Keith Earls leading by example in new role as senior player
In-form Ireland back says ‘phenomenal’ youngster Jacob Stockdale ticks all the boxes
Ireland and Munster player Keith Earls expects a physical game on Saturday when Ireland play South Africa. Photograph: Dan Sheridan/Inpho
Keith Earls knows that he’s getting older because there is a surfeit of reminders from the glut of young faces in the Ireland squad to the choice of tunes in the gym. Where once he sidled up to the glean information from the experienced cohort, he is now approached to share his knowledge.
Nowhere was this more apparent than the summer tour to the USA and Japan. His role was a standard bearer as well as a team-mate, emphasising the importance of attitude and application irrespective of the opposition.
It’s not as if he’s ancient, he celebrated his 30th birthday last month and it’s arguable that there are few players in better form in the last 12 months either in the red of Munster or the green of Ireland. He scored five tries in four Tests, starting last November against Canada and culminating with a brace against Italy.
Despite not drawing a blank in that context in the other three fixtures in the Six Nations, he crossed for four tries in the summer, two against the USA – Opta proclaimed since they began compiling statistics that he had broken the individual record for most clean breaks in a Test match with nine – and another brace in the first Test against Japan, bring his tally to nine tries in the last 10 Test matches.
He acknowledges that the physiology of the tyros is striking. “The young lads now are freaks, they’re bigger, faster and stronger at a younger age [and] they are coming through really quickly.” One of those is six foot three inch, 21-year-old Jacob Stockdale, who may convince Ireland coach Joe Schmidt in training this week that he is worth a start on the opposite wing to Earls, against the Springboks on Saturday, despite having won just two senior caps.
Earls enthused: “He’s a phenomenal talent; from the moment I saw him and trained with him, I knew he had something special. He’s been playing unbelievably for Ulster this year, he’s massive, he’s fast, he’s an incredible finisher and he’s so strong too; he ticks all the boxes. He’ll make mistakes as he gets older, and it will start getting difficult when teams start figuring him out and what he’s about, but in my eyes right now, he ticks every box.”
Among the “newbies” is Connacht centre Bundee Aki, hoping to make his Ireland debut at the weekend. Earls proclaimed that Aki has been a diligent student, spending time on the computer studying his homework but without losing his personality. “He’s an experienced player, he’s won the Super Rugby [Championship] with the Chiefs, he’s won a [Pro12] trophy with Connacht, he’s been playing unbelievably.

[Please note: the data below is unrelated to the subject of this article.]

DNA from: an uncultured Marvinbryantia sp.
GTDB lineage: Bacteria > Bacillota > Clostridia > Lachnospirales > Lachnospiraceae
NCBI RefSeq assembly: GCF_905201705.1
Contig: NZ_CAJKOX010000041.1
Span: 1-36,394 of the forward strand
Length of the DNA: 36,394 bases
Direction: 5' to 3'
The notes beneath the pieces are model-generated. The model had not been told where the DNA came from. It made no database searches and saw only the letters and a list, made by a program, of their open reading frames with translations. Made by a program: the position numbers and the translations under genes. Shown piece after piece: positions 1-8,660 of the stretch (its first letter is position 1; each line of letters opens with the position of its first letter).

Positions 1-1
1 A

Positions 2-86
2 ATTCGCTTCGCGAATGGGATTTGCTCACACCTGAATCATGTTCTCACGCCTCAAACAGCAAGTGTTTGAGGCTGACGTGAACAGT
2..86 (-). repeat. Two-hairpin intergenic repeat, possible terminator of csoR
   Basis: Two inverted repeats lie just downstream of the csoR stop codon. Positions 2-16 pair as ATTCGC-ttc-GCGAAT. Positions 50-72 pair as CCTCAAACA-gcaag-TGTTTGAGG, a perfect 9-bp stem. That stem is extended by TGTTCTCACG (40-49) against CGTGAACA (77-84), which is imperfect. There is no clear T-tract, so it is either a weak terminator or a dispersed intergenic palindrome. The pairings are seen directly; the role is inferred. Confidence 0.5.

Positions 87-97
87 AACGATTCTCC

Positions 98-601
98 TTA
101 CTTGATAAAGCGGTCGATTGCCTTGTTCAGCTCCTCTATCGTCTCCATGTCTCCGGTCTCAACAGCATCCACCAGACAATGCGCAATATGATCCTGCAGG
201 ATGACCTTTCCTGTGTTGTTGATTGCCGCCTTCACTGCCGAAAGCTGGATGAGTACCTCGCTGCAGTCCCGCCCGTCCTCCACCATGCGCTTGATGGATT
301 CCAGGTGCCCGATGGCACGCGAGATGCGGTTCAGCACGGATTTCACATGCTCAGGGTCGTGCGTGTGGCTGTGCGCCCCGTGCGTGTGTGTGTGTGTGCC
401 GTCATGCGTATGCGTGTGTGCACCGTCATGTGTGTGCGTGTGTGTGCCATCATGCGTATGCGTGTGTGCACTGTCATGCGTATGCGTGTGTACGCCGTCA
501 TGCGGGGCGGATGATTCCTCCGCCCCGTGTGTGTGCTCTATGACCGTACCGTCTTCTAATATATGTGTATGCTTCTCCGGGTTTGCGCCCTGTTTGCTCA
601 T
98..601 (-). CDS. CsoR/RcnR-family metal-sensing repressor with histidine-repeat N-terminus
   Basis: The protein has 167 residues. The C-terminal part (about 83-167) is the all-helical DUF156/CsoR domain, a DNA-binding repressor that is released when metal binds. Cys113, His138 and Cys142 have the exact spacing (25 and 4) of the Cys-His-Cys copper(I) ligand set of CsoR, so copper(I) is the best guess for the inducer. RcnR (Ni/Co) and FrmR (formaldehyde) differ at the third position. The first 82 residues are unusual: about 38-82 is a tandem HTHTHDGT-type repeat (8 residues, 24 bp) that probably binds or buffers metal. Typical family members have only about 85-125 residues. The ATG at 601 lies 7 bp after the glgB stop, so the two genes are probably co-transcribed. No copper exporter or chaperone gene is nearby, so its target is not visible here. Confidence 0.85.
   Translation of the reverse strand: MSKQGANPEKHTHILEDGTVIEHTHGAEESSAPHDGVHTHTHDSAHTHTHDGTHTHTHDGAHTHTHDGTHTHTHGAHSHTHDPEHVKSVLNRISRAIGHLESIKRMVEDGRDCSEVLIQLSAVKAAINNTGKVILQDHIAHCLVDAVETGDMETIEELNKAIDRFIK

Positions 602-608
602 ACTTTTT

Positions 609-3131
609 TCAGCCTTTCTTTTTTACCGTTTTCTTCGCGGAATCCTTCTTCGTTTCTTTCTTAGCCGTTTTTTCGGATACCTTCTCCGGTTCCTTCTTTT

“He was player of the year in our league last year, and he’s well enough experienced, so hopefully he’ll get his shot. The lads in general are trying to make him feel comfortable like any new lad. That’s what we try and do, we’ll try and take the piss out of him a bit but then if you’re not being slagged then you know you’re in trouble. He’s just been himself, he’s great.”
Earls has played against South Africa on five occasions for Ireland, losing three and winning two, lining in a variety of positions – centre, replacement fullback and three times on the wing – although a regular adversary JP Pietersen, now with French club Toulon won’t be patrolling the same corridor of the pitch.
Ireland have spent a little time dusting off the footage of their three Tests against the Springboks in 2016, a series they probably should have won. “Yeah, we have gone back looking at them videos: we were so close to winning a series down there and a lot of it was around our own mistakes that we have, hopefully, learnt from.
“But, look, it’s going to be a physical game on Saturday. It’s going to be the same, South Africa went through a poor patch there for a while but they seem to have found themselves again and they’re on the up. They’re going to be extremely dangerous and I think they’ll be better than 2016. You know it’s going to be physical and out wide they’re big and fast.
“It doesn’t matter about tries or fancy play, it’s about getting a win at international level and a lot of those games would have been down to discipline and kickers kicking their kicks.”
South Africa enter Saturday’s game on the back a Rugby Championship campaign while Ireland’s preparation is limited to less than half a dozen training sessions. Earls isn’t looking for mitigation. He reckons Ireland will be ready and so will he; comfortable in his role as a senior player.